The Tudor Society

Tudor Women Quiz

Test your knowledge of prominent Tudor women with this week's Sunday quiz. Grab your favourite snack and beverage, make yourself comfortable, and let's begin. Good luck!

Tudor women

Q1) Which Tudor woman named her dog "Gardiner" after Stephen Gardiner, Bishop of Winchester, and dressed it in vestments in a mock parade?

Anne Stanhope, Duchess of Somerset

Catherine Brandon, Duchess of Suffolk

Anne Boleyn

Catherine Parr

Q2) This English saint known as the "Pearl of York" was pressed to death in 1586 for harbouring priests.

Margaret Clitherow

Anne Vaux

Anne Line

Margaret Ward

Q3) This former maid of honour to Elizabeth I was betrothed to poet Philip Sidney before her marriage to Edward de Vere, Earl of Oxford. She was abandoned by Oxford after he accused her of infidelity.

Mildred Cooke

Elizabeth Brooke

Elizabeth Throckmorton

Anne Cecil

Q4) This Tudor woman was known for her high standard of education, her huge library, and her fluency in Greek (and other languages).

Penelope Devereux

Frances Walsingham

Mildred Cecil

Anne Stanhope

Q5) This Tudor lady was the wife of Sir Nicholas Bacon and the mother of Sir Francis Bacon, and is known for her letter-writing, piety and education.

Anne Cooke

Mary Talbot

Mary Sidney

Anne Vavasour

Q6) This Tudor woman was a patron of Roger Ascham, a keen Protestant, and the wife of Sir William Herbert.

Anne Askew

Anne Stanhope

Anne Parr

Anne Russell

Q7) This lady was the daughter of the Earl of Bedford and became the Countess of Warwick.

Margaret Knyvet

Anne Russell

Anne Vavasour

Margaret St John

Q8) This niece of King Henry VIII became Countess of Cumberland.

Eleanor Brandon

Frances Brandon

Margaret Clifford

Anne Brandon

Q9) This woman has been called "the most powerful woman in the land next to Queen Elizabeth I" and was a very shrewd businesswoman.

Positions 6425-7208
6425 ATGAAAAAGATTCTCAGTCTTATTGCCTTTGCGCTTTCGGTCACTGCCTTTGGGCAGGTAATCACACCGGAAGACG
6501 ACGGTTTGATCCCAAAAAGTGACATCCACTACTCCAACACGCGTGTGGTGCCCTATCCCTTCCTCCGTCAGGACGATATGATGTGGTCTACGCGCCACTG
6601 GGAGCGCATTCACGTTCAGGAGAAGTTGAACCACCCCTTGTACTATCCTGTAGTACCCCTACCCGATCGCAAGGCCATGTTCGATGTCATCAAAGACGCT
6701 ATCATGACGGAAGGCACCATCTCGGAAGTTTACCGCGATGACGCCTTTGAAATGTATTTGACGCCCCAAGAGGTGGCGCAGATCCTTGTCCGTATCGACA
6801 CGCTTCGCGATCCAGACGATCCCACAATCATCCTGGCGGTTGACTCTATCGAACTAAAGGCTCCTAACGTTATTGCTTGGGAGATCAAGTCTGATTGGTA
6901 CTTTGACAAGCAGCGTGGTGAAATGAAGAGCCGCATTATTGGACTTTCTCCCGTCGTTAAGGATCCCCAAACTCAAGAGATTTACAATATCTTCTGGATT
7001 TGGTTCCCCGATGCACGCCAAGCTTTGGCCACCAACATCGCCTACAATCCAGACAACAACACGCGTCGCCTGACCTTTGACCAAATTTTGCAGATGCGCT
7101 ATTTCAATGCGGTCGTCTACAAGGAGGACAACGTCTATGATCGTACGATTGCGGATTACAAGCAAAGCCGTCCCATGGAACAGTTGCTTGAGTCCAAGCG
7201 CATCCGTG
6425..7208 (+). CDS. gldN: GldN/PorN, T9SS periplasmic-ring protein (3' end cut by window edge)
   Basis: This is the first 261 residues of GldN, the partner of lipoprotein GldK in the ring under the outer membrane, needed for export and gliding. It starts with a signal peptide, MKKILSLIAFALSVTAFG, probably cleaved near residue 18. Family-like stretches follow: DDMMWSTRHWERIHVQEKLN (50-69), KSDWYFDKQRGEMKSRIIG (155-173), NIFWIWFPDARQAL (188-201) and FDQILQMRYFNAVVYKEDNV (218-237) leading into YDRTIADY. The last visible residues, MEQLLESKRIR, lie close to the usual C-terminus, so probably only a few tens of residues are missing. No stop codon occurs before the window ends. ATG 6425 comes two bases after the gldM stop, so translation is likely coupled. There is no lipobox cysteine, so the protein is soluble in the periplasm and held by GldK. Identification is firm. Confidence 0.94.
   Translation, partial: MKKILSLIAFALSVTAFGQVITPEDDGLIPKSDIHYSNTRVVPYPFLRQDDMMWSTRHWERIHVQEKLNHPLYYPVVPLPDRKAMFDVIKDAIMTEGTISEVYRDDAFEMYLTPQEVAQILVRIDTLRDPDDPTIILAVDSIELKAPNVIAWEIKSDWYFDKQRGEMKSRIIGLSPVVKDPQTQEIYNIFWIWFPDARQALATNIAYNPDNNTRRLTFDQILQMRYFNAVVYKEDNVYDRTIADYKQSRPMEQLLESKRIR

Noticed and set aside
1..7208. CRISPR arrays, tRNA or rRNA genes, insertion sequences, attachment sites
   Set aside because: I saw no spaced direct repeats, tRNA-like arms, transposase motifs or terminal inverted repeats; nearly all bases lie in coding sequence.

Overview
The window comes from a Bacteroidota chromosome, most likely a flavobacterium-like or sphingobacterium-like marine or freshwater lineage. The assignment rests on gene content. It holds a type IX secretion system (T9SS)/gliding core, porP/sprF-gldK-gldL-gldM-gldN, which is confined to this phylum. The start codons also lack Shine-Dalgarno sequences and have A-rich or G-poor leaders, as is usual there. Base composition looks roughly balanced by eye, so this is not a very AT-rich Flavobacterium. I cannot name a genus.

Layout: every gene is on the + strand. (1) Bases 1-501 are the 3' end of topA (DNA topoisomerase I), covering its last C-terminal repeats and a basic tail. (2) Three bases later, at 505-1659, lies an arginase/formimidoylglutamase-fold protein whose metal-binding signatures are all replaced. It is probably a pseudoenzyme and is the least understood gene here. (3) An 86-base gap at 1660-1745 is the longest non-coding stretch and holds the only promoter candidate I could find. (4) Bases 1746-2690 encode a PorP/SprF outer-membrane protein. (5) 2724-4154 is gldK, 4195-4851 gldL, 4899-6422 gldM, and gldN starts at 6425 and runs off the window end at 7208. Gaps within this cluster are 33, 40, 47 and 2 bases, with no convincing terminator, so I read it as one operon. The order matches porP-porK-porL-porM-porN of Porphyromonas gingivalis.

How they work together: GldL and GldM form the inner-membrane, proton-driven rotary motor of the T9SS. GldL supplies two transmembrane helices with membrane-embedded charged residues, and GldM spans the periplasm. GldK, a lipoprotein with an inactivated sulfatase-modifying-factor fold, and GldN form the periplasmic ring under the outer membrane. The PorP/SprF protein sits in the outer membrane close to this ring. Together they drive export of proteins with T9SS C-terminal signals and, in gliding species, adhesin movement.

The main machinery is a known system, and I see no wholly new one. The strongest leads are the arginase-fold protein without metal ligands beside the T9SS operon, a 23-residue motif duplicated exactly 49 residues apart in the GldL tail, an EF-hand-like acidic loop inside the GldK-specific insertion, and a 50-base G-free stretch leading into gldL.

Mary Sidney

Lettice Knollys

Catherine Carey

Elizabeth Hardwick

Q10) This Tudor woman was a writer, poet, and literary patron, and was also known for her beauty.

Lettice Knollys

Mary Herbert

Elizabeth Browne

Elizabeth Seymour

Only 1 comment so far Go To Comment

  1. R

    Desires and Devices: Bess of Hardwick and the Building of Elizabethan England by Kate Hubbard, I would highly recommend on that astute and clever business woman and building, much married, probably an architect as well, smart, well educated and political superstar, the woman rocks, Elizabeth of Hardwick.

    Her biography by Mary Lovell, a classic I would also recommend. A new one is out next year. Bess of Hardwick New Perspectives, but its £80.00 so maybe not yet. 9/10.

    I was thinking of Elizabeth Cromwell rather than Mary Sidney as I was just reading her letters, to her father and the Council when she was barely out of her teens, just before her second marriage to Gregory. It is a really adult and well composed, intelligent letter and shows rare literary skills for the time. It put me in mind of the letters of Anne Clifford, later in the century, but at a more mature age. She was also very beautiful. She and Gregory must have been a bit passionate as they conceived a child before they were married, a bit previous as my nan would say, they had obviously been committed and couldn’t wait. Their son was born seven months after their wedding and was healthy. Not that we would blink an eye now, but you can imagine a few raised eyebrows back then. Of course you are considered married if you are promised and then consummate the marriage. Elizabeth and Gregory had a very successful marriage and did well in their own right, considering Thomas met with an unfortunate accident on the block and the Cromwell family were out of favour. Elizabeth of course was a Seymour, in favour. The baronette created for Gregory gave him much of his father’s property, but no fixed title. The couple kept a low profile but they were comfortable and their loyalty rewarded. It’s another example of a family coming back after disgrace and the block, because loyal service to the crown, the family name and fortune was everything and you couldn’t have the latter without demonstrating the former. That’s what the survival of the Boleyn family meant and it was the same for anyone in direct service to the crown.

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Tudor Women Quiz